It matters not that the new high-speed line will reach a mere 11 miles from the Monroe County town of Riga to the middle of Byron, Genesee County, state officials say.
"We're going to be taking these incremental steps ... until we cover the entire corridor from end to end. This seemed to be a good first step in the process," said Ann Purdue, the Department of Transportation's high-speed intercity passenger rail manager.
Design work should begin shortly on the $58-million test track, on which Amtrak passengers will be able to experience speeds up to 110 mph - for a few moments, anyway.
Construction could start as soon as this fall. Funding comes from a $151-million federal stimulus grant for rail projects that New York was awarded last month. Sizable though the $151 million award may seem, it represented only three percent of the sum that New York had sought from Washington - and the state's failure to win a larger share of the $8 billion made available by the Obama administration for high-speed rail dealt a blow to New York's rail program. Some federal officials, as well as supporters in Congress, said after the fact that New York's applications were not up to snuff.
State officials now must start almost from scratch to build a new case for federal rail aid to upgrade the 330-mile corridor between Albany and Niagara Falls. Purdue said the best thing New York can do is to use the resources it has wisely.
Most of New York's $151 million will be devoted to two construction projects, including adding a new track for Amtrak trains between Albany and Schenectady, an infamous bottleneck. The other project starts at Attridge Road in Riga and runs to a spot near Beaver Meadow Road in south-central Byron. Along this 11-mile stretch, the state intends to build an entirely new track for the exclusive use of Amtrak trains, parallel to a pair of existing CSX Transportation tracks now shared by passenger trains and slower freights. Eventually, this third track is meant to extend across the state to Albany.
The western New York location was chosen, Purdue said, because it is relatively flat and straight and thus fairly easy to build. Construction will take place on CSXT's existing right-of-way, and neither land acquisition nor an environmental impact statement is needed. The state does not yet have an agreement with Florida-based CSXT for use of its right-of-way, Purdue said, and it wasn't clear whether the state would have to pay the railroad for use of its land. She was confident an agreement will be reached before Sept. 30, the deadline for working out all details and signing the final federal grant papers. Construction must be finished within two years of that date.
CSXT spokesman Bob Sullivan, noting the railroad must maintain service to more than 1,000 upstate freight customers as it helps improve passenger rail, said discussions with the state are under way but it would be "premature to talk about what that agreement might say."
As Purdue noted, though, the railroad suggested the 11-mile stretch in the first place as the best location to begin building the high-speed corridor.
The project will be a template for the longer corridor, providing lessons in matters such as smoothing out curves and building gradual connections from old tracks to new so that trains can maintain higher speeds.
Because Amtrak's diesel-powered locomotives accelerate relatively slowly, the trains would be able to travel at 110 mph for fewer than five minutes before having to slow down again. That would shave only a couple of minutes off the Rochester-to-Buffalo travel time, which typically is about 70 minutes.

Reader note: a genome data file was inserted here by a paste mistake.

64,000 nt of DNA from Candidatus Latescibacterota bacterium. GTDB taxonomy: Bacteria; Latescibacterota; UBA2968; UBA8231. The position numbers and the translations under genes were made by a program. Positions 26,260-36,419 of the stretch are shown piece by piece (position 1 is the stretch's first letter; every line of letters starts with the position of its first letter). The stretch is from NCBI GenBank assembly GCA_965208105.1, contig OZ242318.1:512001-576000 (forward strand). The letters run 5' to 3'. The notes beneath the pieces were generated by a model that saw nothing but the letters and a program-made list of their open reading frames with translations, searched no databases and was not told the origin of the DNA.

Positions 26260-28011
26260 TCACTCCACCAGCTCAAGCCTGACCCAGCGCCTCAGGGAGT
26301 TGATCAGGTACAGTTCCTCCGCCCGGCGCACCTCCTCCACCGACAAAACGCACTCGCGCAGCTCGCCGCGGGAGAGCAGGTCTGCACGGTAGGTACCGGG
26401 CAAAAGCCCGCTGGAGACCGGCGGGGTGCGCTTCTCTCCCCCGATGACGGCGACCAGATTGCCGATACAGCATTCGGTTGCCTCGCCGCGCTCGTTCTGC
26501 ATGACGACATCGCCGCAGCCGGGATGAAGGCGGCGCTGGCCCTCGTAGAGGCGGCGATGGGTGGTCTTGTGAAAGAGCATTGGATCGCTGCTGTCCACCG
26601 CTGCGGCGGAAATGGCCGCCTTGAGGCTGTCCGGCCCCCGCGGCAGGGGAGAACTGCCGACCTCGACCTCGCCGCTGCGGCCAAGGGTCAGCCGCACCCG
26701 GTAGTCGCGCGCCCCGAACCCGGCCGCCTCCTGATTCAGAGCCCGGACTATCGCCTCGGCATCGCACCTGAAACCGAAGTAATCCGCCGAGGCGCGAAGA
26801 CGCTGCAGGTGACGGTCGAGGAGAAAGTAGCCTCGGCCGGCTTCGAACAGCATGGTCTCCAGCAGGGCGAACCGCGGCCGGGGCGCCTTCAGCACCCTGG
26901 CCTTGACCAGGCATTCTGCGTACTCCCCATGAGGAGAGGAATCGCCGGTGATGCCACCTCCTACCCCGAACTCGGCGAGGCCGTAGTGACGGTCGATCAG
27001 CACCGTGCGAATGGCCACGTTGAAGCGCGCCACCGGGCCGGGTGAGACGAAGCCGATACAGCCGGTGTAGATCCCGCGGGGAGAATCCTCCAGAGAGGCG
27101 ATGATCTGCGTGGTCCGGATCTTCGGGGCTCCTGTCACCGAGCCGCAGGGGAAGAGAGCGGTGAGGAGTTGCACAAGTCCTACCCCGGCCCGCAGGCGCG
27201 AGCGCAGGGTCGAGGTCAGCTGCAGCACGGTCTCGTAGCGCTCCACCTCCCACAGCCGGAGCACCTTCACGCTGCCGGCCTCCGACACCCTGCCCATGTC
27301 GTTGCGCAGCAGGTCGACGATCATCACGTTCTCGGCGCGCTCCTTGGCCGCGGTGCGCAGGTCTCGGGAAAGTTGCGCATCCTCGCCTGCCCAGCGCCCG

About 85 trains a day now use the CSXT tracks between the two cities, according to available federal data. Eight are Amtrak passenger trains. There are 10 public road crossings along the 11-mile stretch, including two in the village of Churchville and one in the village of Bergen. All are now protected by gates, flashing lights and signs.
Grade separation at crossings - bridges or tunnels to keep cars and trains from intersecting - isn't required unless trains exceed 125 mph. Purdue said she was not sure to what extent crossing protection would be upgraded. The busiest of those crossings, South Main Street in Churchville, handles about 5,300 cars a day, federal data show.
That village's 2,000 or so residents co-exist well with the trains, said Mayor Nancy Steedman.
"We've grown up with them here. They're not a problem," she said.
But she has heard nothing from the state or CSXT about the high-speed track, and couldn't comment on the prospect of trains racing through the village at 110 mph.
State DOT spokeswoman Jennifer Post said the agency was planning "public outreach" about the project.
More information, and more planning, is on the state Transportation Department's agenda, too.
After states such as California and Florida were awarded far more federal rail money than New York, various officials opined that New York's applications had been inadequate and their planning insufficient.
Purdue begged to differ. New York submitted applications for 39 separate projects; only seven were funded, but 38 of the applications were deemed complete. The one application ruled incomplete was the big one - the request for $4.7 billion to build out the entire high-speed corridor.
Saying it had been years since New York invested significantly in its rail system, Purdue acknowledged that the state had no track record to impress federal officials. And she said that New York didn't have an environmental impact statement and other planning documents needed to win the big grant it sought.
With the $151 million it did get, the state can start building that track record, she said. New York also will spend more than $2 million to conduct an in-depth corridor study to satisfy federal officials down the road. That effort likely won't be done until after the deadline later this year for an additional $2.5 billion in federal aid.